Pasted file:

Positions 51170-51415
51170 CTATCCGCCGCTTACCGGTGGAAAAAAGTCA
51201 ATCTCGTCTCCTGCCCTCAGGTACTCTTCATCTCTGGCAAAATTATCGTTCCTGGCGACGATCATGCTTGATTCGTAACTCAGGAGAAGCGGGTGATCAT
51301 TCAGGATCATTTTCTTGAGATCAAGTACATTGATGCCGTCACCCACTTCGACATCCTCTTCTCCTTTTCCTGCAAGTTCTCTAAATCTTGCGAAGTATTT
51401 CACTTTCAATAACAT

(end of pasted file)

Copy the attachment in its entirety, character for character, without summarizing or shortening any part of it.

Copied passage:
Positions 51170-51415
51170 CTATCCGCCGCTTACCGGTGGAAAAAAGTCA
51201 ATCTCGTCTCCTGCCCTCAGGTACTCTTCATCTCTGGCAAAATTATCGTTCCTGGCGACGATCATGCTTGATTCGTAACTCAGGAGAAGCGGGTGATCAT
51301 TCAGGATCATTTTCTTGAGATCAAGTACATTGATGCCGTCACCCACTTCGACATCCTCTTCTCCTTTTCCTGCAAGTTCTCTAAATCTTGCGAAGTATTT
51401 CACTTTCAATAACAT